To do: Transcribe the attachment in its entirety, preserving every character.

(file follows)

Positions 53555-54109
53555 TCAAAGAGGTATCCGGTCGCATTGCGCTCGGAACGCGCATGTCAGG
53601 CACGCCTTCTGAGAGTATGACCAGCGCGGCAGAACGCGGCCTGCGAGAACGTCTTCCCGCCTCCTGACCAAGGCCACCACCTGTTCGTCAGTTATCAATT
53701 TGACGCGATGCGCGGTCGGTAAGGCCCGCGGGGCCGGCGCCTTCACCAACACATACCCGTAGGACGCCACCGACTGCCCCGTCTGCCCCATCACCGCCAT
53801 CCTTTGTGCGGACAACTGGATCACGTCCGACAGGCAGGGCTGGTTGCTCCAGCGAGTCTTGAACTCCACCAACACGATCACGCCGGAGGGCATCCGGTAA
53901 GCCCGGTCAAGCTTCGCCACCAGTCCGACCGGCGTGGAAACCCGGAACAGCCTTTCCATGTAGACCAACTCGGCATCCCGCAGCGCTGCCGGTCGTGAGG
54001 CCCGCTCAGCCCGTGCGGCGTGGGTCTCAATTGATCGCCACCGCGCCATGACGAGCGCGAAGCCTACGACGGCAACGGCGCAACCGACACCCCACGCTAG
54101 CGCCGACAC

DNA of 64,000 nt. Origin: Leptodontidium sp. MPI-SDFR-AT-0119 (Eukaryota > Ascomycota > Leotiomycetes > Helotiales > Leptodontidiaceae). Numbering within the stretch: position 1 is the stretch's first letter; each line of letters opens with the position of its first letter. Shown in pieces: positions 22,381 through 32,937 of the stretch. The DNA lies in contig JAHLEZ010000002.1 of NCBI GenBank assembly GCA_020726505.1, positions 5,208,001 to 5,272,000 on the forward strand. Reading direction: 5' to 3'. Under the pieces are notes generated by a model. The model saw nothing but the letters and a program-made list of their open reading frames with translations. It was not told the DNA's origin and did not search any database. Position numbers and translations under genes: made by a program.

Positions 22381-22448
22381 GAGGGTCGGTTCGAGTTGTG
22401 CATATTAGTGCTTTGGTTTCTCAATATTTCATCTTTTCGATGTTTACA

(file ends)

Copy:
Positions 53555-54109
53555 TCAAAGAGGTATCCGGTCGCATTGCGCTCGGAACGCGCATGTCAGG
53601 CACGCCTTCTGAGAGTATGACCAGCGCGGCAGAACGCGGCCTGCGAGAACGTCTTCCCGCCTCCTGACCAAGGCCACCACCTGTTCGTCAGTTATCAATT
53701 TGACGCGATGCGCGGTCGGTAAGGCCCGCGGGGCCGGCGCCTTCACCAACACATACCCGTAGGACGCCACCGACTGCCCCGTCTGCCCCATCACCGCCAT
53801 CCTTTGTGCGGACAACTGGATCACGTCCGACAGGCAGGGCTGGTTGCTCCAGCGAGTCTTGAACTCCACCAACACGATCACGCCGGAGGGCATCCGGTAA
53901 GCCCGGTCAAGCTTCGCCACCAGTCCGACCGGCGTGGAAACCCGGAACAGCCTTTCCATGTAGACCAACTCGGCATCCCGCAGCGCTGCCGGTCGTGAGG
54001 CCCGCTCAGCCCGTGCGGCGTGGGTCTCAATTGATCGCCACCGCGCCATGACGAGCGCGAAGCCTACGACGGCAACGGCGCAACCGACACCCCACGCTAG
54101 CGCCGACAC

DNA of 64,000 nt. Origin: Leptodontidium sp. MPI-SDFR-AT-0119 (Eukaryota > Ascomycota > Leotiomycetes > Helotiales > Leptodontidiaceae). Numbering within the stretch: position 1 is the stretch's first letter; each line of letters opens with the position of its first letter. Shown in pieces: positions 22,381 through 32,937 of the stretch. The DNA lies in contig JAHLEZ010000002.1 of NCBI GenBank assembly GCA_020726505.1, positions 5,208,001 to 5,272,000 on the forward strand. Reading direction: 5' to 3'. Under the pieces are notes generated by a model. The model saw nothing but the letters and a program-made list of their open reading frames with translations. It was not told the DNA's origin and did not search any database. Position numbers and translations under genes: made by a program.

Positions 22381-22448
22381 GAGGGTCGGTTCGAGTTGTG
22401 CATATTAGTGCTTTGGTTTCTCAATATTTCATCTTTTCGATGTTTACA